However, there is still an argument to be made that Teal candidates are not true independents due to their affiliation with Climate 200, allowing for greater funding; often matching mainstream political parties. In the United Kingdom, a similar fallout of party allegiance can be seen, though not to the same scale seen in Australia.
The United Kingdom has seen a dramatic drop in party membership, experiencing the lowest party
membership across Europe. Only 1% of their population are members of any political party, with many
turning to pressure groups instead.
Today, the Caravan Club has more members than the Conservative, Liberal Democrat and Labour parties combined. Moreover, the National Trust has more than 1 million members- far higher than any UK party.
Furthermore, the 2022 council elections highlight a rise of independents and pro-environment parties in the UK, albeit on a smaller scale than in Australia. In England alone, the Green party almost doubled their number of councillors, gaining 63 across the country, suggesting a move away from larger political parties and a more environmentally focused future for politics.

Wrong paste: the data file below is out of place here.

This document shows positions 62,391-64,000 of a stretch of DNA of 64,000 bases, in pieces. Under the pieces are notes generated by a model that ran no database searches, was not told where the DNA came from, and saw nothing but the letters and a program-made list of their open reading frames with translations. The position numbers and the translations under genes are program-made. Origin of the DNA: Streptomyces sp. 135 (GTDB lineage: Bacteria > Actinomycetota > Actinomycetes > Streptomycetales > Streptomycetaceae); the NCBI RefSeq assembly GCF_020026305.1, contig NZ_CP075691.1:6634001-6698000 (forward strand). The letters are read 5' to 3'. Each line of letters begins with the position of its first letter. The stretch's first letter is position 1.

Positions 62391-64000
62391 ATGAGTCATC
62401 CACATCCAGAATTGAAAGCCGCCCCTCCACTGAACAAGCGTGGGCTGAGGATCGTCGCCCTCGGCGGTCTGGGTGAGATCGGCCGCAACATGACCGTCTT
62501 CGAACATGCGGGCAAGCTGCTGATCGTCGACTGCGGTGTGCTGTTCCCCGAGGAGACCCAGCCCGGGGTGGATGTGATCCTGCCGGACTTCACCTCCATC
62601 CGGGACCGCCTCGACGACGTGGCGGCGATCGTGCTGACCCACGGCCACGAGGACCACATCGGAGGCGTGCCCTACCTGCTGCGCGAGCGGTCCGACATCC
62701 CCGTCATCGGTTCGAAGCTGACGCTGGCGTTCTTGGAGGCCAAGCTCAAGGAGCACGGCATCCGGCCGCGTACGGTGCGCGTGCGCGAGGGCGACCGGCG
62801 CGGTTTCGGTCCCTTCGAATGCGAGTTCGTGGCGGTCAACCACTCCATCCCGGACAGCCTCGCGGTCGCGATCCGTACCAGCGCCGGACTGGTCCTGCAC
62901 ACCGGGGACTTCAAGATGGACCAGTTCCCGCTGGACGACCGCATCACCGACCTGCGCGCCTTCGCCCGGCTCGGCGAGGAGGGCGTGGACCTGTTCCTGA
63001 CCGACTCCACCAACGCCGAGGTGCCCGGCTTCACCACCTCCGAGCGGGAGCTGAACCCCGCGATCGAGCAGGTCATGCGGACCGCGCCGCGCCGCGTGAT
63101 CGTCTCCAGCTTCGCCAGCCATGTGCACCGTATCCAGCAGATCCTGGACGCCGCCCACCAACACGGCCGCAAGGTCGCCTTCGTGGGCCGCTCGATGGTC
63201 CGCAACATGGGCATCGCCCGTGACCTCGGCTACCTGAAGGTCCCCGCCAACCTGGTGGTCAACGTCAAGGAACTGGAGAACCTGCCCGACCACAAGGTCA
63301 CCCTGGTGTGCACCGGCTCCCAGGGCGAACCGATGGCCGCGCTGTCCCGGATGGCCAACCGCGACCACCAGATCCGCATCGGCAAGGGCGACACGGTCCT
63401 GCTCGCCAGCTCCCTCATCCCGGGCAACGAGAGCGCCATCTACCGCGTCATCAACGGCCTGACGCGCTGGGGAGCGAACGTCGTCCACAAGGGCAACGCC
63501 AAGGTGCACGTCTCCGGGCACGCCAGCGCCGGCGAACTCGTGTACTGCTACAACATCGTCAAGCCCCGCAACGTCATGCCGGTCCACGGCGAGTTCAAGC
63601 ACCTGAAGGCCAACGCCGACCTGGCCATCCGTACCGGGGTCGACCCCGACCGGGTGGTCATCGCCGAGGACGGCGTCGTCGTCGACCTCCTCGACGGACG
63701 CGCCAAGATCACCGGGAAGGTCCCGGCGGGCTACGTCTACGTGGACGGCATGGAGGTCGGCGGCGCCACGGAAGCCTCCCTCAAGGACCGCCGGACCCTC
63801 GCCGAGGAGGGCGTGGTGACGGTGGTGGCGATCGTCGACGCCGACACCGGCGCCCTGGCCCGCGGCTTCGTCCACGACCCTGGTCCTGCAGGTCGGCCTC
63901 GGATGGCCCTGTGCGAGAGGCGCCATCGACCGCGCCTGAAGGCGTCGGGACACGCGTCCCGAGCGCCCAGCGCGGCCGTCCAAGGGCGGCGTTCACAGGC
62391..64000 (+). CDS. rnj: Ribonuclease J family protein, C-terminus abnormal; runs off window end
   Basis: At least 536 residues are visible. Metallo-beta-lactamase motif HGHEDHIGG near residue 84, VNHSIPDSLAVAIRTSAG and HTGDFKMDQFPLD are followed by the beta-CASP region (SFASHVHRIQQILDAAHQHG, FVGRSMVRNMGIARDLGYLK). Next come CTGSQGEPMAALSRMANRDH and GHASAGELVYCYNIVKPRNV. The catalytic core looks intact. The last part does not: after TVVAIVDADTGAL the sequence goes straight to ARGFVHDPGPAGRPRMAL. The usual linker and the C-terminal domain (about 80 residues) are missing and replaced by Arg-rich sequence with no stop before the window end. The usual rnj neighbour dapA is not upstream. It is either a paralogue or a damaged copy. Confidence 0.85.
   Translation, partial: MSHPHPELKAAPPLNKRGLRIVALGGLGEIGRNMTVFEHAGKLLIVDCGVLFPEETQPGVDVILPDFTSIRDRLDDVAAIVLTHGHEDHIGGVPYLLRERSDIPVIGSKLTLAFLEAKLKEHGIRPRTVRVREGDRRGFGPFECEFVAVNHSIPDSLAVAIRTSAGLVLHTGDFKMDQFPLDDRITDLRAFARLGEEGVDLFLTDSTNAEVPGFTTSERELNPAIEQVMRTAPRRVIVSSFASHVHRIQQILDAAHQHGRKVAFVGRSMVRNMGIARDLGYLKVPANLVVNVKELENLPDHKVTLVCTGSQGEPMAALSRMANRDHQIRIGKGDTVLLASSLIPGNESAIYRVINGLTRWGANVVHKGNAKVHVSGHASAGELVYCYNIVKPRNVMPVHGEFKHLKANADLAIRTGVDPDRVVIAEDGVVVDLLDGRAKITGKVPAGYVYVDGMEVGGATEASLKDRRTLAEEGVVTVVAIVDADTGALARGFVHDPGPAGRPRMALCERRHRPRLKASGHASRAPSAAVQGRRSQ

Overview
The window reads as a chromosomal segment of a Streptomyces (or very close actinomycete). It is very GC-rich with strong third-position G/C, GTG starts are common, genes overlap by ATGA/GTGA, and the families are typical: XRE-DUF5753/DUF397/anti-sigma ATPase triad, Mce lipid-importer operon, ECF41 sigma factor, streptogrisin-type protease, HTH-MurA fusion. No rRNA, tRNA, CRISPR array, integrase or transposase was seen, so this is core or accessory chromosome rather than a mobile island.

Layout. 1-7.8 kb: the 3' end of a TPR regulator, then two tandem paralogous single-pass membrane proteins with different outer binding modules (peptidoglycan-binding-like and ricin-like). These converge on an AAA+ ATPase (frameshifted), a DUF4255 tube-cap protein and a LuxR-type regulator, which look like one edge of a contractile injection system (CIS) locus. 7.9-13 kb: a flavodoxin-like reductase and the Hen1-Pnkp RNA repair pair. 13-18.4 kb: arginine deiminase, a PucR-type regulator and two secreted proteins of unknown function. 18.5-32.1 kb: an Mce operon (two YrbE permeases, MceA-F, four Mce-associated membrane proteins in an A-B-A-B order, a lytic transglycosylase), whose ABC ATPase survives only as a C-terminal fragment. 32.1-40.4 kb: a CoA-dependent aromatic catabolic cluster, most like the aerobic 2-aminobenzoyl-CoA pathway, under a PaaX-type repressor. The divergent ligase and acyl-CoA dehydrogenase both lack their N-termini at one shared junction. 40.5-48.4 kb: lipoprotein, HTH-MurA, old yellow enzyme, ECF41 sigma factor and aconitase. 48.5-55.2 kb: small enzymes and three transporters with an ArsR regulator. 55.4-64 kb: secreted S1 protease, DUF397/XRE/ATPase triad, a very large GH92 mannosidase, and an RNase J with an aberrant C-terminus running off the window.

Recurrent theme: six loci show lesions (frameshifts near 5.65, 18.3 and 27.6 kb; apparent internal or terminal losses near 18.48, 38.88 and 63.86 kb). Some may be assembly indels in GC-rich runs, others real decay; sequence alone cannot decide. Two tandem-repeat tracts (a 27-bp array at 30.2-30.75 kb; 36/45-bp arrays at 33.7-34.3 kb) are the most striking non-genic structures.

Even in Northern Ireland, where disputes over nationality often force political demarcations to the edges
of the political spectrum, there has been a rise in the alternative, central choice via the electoral success of
the “Alliance surge”.
The makeup of the Northern Ireland Assembly has consistently been divided between ‘nationalist’ and ‘unionist’ parties since the return of devolution in 1998. However, 21% of the population identified as ‘Northern Irish’ in the 2011 census.
While the Alliance’s ‘non-sectarian’ role in the Assembly has seen them gain support across both sides of the political divide. Alliance has flourished despite the political vacuum within local politics, more than doubling their seats from 8 to 17.
But their success can be explained if we turn once more to Australia. For both the Teal independence and
the alliance party, the internal feuds within their countries’ conservative parties allowed them to usurp
votes as many on the political right moved towards the centre-ground.